14 April, 2008

Birdled Titmouse

Mom, checking in with a story about the dog, unlucky, risky birds and eating lunch on the porch....

There are some Bridled Titmouse working on building a nest in the wren house I put up last year on the front porch of the cabin. It is high, off to the side, near the ceiling on one of the logs. They may share this house with the wrens, if they do something like that here in the Texas Hill Country. I watch them from my perch in the cabin, where I rest each day after working outside and eating lunch. I linger alittle longer to watch the them. Today, I got distracted by a surprise visitor.
I was interrupted by a young, Blue Jay who lost his way at high speed and knocked himself out cold as his head came in contact with one of my porch windows, not the one I was looking through. Since Gypsy was outside that window, I moved quickly to see where she was and if she heard the noise the jay made when it hit. When I saw her, she was showing interest in the sound she had just heard. I jumped up, ran outside and sat on the porch to babysit the eye blinking jay until it flew away. Now, don't jump to conclusions. Just because some young, inexperienced Blue Jay lost his way and ended up unconscious on Gypsys, porch, does not mean, if she could have, she would have clenched her teeth around it and smiled. She has boundless compassion for small injured birds and lizards. However, she does have forgetful moments. This happens as we get older. She gives everyone a fair chance. The lizard she killed was sick and the dove she brought me was already dead from its slap on the head from the cabin window. Or we might say, we assume this was the case. It is true, that concerning many of these events, we will never really know the exact truth. We trust her to be the well disciplined dog we know her to be. She may shave a few edges off what she tells me, but I trust her implicitly. Now back to the Birdled Titmouse.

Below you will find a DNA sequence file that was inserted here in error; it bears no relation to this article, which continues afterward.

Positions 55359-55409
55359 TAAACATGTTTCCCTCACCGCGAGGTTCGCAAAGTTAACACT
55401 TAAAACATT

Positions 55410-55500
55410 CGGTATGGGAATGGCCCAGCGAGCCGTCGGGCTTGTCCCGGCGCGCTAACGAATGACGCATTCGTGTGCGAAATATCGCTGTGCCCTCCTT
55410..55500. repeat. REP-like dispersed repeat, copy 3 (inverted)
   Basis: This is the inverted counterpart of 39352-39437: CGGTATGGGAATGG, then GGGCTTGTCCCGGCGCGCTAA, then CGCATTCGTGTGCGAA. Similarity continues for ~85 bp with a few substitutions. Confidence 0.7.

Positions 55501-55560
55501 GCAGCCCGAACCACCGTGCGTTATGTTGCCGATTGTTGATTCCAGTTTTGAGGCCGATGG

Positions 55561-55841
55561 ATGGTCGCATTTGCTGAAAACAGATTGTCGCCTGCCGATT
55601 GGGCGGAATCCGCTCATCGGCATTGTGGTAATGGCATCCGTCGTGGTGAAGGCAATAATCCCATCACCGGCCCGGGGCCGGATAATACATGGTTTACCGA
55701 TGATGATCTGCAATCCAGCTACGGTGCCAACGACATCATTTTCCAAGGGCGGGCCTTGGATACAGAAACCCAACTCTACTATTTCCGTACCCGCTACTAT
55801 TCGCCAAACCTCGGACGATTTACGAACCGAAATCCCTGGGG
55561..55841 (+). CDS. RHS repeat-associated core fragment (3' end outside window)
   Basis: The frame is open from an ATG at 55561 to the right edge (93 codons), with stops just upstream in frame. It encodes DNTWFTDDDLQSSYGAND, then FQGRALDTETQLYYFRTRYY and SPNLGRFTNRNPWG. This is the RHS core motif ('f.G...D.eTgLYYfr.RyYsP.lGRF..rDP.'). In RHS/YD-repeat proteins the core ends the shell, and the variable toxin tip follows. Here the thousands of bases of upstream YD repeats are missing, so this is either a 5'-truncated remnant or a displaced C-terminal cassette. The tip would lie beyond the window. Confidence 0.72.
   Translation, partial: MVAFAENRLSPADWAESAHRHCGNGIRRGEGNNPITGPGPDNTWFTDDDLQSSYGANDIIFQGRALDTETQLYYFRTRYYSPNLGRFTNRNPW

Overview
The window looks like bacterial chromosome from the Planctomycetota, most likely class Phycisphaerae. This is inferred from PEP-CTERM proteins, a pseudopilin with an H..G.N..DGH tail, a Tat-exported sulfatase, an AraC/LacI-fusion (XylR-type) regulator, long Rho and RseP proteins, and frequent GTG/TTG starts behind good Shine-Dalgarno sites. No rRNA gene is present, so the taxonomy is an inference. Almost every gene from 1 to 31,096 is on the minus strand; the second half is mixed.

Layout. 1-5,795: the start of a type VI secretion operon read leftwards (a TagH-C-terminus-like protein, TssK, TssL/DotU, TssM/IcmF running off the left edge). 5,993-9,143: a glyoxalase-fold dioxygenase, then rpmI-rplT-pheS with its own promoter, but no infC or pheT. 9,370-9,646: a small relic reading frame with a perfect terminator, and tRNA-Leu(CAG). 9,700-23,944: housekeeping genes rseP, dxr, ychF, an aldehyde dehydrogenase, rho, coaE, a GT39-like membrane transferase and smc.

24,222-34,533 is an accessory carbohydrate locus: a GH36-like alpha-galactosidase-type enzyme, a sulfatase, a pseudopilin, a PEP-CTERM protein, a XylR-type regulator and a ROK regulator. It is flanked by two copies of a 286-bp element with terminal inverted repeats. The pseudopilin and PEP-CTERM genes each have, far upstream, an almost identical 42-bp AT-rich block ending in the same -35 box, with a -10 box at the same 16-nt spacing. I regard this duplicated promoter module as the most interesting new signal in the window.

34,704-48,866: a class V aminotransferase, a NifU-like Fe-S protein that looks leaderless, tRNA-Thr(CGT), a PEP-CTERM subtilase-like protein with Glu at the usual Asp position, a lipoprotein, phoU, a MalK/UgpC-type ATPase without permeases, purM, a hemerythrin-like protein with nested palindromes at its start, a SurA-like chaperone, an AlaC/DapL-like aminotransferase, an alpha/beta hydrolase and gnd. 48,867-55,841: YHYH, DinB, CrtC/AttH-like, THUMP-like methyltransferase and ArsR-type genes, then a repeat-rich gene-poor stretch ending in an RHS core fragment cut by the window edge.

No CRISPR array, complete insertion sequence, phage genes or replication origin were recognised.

There are two titmice who come and go from the birdhouse on the porch bringing bits and pieces of grass and twigs for their nest. They take turns entering the house. One goes inside and the other leaves for more nest material or remains perched on top of a nearby log. In an effort to stay closer to the hole in the birdhouse, one of the titmice hangs upside down. Its tiny, claw like feet hang on tightly to the groove under the log, close to the birdhouse. It has difficulty hanging upside down for long periods of time, so it begins to flutter its wing, in a steady, non stopping motion. This gives ballast, so it can continue to hang there, up side down waiting for its mate to finish building their nest. I saw them again later and one of them did the same thing again hanging on the side of the birdhouse. This is a first for me. I have never seen a bird flutter its wings just to help maintain a holding a precarious perch. Usually, they just fly up, land, sit and wait. They are on the front porch, so they are not threatened by Gypsy if they fall. Perhaps this is why they are willing to risk, a questionable, upside down grip that could potentially result in another grip in Gypsys' mouth. Though these situations are my conjured moments, they may hold a word of truth. Gypsy likes birds who takes risks. She patiently points, watches and waits.

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